Theories of Deviance from the Conflict Perspective

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Theories of Deviance: Conflict Theory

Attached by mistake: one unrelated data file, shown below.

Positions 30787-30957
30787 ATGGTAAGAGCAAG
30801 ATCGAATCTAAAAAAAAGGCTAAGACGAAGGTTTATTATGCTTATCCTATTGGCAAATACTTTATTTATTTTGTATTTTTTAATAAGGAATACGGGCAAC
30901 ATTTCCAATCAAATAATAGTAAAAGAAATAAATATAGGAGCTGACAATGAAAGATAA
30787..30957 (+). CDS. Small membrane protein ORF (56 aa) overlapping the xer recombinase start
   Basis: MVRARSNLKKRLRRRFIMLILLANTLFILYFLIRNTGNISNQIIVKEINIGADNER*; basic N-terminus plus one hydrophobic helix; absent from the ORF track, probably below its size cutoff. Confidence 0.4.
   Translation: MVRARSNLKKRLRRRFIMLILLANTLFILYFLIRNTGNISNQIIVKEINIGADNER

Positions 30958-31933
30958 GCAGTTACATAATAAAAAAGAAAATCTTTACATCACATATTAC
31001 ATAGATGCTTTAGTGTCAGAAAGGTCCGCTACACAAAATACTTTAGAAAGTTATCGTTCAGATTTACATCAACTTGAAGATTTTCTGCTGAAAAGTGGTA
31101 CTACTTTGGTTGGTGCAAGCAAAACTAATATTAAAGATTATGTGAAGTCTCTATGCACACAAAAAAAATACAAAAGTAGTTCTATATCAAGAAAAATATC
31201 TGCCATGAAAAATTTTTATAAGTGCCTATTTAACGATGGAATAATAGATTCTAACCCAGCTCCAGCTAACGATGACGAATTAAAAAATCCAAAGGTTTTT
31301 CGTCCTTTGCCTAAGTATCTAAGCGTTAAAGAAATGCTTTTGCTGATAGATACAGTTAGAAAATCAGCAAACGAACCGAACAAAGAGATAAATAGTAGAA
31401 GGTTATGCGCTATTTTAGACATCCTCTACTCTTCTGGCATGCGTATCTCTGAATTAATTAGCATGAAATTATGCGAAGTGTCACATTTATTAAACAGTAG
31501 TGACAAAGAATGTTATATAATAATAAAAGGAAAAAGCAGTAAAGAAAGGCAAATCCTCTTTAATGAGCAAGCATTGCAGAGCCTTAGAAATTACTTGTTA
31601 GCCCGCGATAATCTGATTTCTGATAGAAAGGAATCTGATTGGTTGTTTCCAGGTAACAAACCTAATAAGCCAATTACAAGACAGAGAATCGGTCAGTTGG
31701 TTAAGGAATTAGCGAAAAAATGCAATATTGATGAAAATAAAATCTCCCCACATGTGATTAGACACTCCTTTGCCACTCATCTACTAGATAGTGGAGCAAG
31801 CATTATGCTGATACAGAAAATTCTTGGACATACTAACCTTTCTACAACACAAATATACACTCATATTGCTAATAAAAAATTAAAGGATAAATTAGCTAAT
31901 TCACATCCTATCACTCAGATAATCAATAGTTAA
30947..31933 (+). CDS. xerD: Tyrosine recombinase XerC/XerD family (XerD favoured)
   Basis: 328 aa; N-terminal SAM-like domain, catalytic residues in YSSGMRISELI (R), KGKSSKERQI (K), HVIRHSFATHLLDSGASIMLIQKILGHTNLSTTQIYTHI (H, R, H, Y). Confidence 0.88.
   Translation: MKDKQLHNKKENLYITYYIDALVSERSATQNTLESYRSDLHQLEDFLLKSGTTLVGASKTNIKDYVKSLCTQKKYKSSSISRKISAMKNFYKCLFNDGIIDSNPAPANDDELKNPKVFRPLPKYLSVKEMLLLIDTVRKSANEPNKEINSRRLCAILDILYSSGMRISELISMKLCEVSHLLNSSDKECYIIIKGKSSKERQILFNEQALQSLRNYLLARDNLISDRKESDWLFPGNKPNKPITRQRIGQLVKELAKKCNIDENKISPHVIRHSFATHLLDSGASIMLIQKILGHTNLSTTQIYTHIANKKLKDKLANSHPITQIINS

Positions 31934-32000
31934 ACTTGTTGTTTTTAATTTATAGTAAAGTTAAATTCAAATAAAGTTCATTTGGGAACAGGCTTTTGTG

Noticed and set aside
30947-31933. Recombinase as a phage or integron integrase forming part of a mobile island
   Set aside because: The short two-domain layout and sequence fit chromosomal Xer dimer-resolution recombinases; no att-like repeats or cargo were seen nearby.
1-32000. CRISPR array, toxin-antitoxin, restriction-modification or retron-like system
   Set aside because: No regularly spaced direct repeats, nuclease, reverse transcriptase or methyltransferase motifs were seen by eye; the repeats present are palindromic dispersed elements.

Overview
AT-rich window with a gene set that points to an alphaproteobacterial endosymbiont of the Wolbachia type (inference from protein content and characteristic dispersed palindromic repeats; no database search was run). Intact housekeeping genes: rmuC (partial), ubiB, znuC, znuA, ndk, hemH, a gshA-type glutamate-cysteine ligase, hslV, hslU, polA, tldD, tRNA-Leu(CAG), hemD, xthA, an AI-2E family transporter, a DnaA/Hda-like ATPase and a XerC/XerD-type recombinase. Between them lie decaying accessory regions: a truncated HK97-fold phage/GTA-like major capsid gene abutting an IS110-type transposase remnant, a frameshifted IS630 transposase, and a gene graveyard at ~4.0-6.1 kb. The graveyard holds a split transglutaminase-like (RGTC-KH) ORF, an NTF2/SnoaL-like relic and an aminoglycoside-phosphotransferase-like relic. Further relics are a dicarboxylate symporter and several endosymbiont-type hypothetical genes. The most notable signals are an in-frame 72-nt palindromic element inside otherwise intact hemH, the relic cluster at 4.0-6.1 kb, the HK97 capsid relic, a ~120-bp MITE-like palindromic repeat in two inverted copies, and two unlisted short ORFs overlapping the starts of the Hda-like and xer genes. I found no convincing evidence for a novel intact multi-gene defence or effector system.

Why are some people's behaviors more apt to be negatively labeled by the criminal justice system? Labeling theorists point to the role of moral entrepreneurs or social movements, but what about the forces that underlie a particular moral crusade? Why, for example, would American society want to criminalize the production, sale, and consumption of alcoholic beverages in the 1920s? Why the increased penalties for domestic violence in the 1970s, or the War on Drugs in the 1980s? For the conflict theorists, the answer has to do with the balance of power and privilege in society. Everything from material goods to quality education to religious freedom is in short supply, and therefore the typical relationship among groups in society is competition and conflict. Conflict theorists are typically categorized according to which inequalities they prioritize. I. Marxist theory. Marx gives priority to economic inequalities. In his view, all societies are marked by the conflict of social classes, sometime overt, sometimes hidden, but always the major source of stability and change in society. Those who control the productive property of any society (land, factories, equipment) use their economic power to dominate other spheres--culture, religion, education, politics, and certainly the criminal justice system. There may be laws that benefit everybody, but mostly "the gneral interest" is a fiction that covers up class interest. "Justice" and "fair play" are public relations for a system that actually protects private property and treats transgressions against the upper classes much more seriously than transgressions against the lower classes. Steven Spitzer points out that a capitalist economy, by its very nature, creates a surplus population. As businesses compete with one another, the successful capitalist will be the one who is the most technologically innovative. Advanced technology (i.e., automation) allows skilled workers to be...
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